Scottish Tree Sparrows get help from schoolchildren

Tree Sparrow has rapisly declined over the whole of Britain, including Scotland. Photo: Andy Hay (www.rspb-images.com).
Tree Sparrow has rapisly declined over the whole of Britain, including Scotland. Photo: Andy Hay (www.rspb-images.com).
An RSPB youth workshop has provided new nest sites for Tree Sparrows in Dumfries and Galloway.

Schools and youth groups around Castle Douglas and Dalbeattie, Dumfries and Galloway, came together with RSPB Scotland and local sawmill company BSW Timber last week to create nest boxes for the declining Tree Sparrow.

Tree Sparrow has suffered a population decline of up to 90 per cent in Britain since the 1960s. The most recent national survey suggests that they are now slowly recovering in East Scotland and North-East England, but elsewhere numbers are still low.

The nestbox workshop was organised during the BTO’s National Nestbox Week and ran on 17 February as part of a wider project to help the species throughout Dumfries and Galloway. Schoolchildren were able to design and build their own nest boxes under guidance from the RSPB with wood provided by BSW Timber, a nearby sawmill.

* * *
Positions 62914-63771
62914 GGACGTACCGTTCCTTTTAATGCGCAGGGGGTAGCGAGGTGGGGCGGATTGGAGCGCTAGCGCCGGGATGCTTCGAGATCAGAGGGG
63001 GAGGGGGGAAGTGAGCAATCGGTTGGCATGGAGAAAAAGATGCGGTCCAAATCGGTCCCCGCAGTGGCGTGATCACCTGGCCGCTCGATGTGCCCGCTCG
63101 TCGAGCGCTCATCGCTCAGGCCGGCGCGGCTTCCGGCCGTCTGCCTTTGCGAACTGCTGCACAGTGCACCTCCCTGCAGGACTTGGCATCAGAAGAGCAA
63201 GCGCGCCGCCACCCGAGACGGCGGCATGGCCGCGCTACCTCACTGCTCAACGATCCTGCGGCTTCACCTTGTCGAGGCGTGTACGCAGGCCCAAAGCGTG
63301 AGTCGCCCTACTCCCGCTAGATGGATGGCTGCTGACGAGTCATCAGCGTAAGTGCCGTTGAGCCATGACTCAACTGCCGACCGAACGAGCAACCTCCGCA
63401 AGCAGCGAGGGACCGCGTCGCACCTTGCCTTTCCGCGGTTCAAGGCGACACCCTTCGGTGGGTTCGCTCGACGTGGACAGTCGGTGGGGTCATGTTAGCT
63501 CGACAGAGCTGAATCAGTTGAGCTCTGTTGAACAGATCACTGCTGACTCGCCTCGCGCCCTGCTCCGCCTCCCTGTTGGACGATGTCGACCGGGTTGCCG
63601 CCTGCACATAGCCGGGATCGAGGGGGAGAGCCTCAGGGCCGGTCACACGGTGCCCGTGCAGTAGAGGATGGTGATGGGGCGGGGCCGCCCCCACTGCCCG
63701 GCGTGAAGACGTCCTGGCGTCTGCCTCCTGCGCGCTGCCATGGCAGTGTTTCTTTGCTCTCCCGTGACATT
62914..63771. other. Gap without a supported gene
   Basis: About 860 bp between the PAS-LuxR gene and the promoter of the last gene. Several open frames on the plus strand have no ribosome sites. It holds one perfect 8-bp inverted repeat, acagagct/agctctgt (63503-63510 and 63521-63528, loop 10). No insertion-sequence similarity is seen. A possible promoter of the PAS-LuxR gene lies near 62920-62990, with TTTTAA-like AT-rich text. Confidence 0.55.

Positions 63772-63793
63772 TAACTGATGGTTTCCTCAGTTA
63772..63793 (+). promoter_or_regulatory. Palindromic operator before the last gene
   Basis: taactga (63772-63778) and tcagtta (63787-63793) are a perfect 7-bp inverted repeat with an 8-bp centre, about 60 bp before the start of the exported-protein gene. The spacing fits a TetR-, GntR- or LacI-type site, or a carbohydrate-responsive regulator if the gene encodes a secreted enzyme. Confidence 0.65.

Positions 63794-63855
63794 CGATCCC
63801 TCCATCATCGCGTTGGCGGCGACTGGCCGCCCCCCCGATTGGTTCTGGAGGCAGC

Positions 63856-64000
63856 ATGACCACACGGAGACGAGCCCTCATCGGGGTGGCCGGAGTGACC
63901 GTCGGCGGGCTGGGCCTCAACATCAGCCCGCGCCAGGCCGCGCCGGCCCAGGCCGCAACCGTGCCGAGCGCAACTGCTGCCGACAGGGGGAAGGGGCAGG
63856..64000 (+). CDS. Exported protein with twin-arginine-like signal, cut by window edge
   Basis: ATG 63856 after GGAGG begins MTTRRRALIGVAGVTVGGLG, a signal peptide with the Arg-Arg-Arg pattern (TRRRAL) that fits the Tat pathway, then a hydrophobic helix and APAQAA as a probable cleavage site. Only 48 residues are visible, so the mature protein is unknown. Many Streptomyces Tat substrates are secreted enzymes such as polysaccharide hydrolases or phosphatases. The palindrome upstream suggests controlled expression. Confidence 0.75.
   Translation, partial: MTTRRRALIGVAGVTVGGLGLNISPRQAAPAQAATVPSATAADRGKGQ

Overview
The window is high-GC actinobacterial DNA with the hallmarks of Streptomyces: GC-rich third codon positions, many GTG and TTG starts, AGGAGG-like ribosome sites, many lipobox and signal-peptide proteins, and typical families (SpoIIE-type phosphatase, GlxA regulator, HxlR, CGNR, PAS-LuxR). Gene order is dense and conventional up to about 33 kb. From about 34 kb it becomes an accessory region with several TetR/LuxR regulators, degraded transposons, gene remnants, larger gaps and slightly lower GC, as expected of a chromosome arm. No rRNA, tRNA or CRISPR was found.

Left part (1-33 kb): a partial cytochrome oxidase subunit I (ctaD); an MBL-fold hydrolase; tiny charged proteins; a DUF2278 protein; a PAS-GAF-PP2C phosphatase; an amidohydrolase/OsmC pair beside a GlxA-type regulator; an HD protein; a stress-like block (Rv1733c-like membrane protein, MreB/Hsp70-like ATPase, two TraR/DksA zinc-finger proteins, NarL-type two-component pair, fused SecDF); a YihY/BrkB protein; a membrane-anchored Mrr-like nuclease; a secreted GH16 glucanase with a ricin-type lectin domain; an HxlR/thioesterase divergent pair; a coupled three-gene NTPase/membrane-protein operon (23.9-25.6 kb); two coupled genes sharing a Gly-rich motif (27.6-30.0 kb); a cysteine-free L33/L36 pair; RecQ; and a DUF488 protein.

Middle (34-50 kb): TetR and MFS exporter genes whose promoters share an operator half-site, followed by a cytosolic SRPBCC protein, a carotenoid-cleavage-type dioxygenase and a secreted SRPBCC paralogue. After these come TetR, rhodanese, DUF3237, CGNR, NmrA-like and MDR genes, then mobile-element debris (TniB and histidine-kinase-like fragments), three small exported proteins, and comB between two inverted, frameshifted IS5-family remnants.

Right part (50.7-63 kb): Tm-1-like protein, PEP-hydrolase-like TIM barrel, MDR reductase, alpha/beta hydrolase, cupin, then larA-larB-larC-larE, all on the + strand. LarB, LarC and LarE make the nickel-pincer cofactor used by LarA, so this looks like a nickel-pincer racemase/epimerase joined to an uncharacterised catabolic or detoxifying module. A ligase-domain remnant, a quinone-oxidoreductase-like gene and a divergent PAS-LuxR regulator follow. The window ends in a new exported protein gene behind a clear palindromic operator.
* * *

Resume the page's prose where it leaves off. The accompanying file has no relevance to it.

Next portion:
RSPB Scotland’s Julia Gallagher said: “While early signs of a recovery in the Tree Sparrow population are encouraging, we need to do more locally to help support these great little birds. They’re very much a rural species [in Britain] and are dependent on farmland and wetland areas for food and places to live and breed, but we know they’ll happily use nest boxes when they’re provided.

“With help from local children, we made 25 nest boxes to send to farms, schools and rural homes where we’ve identified existing Tree Sparrow populations that need a bit of help. The workshop wouldn’t have been possible without the generous donation of materials from BSW Timber, through their Dalbeattie branch.”

RSPB Scotland is also working with local farmers, landowners and communities, advising on other ways to support the species, including changing cropping patterns and garden feeding.
Content continues after advertisements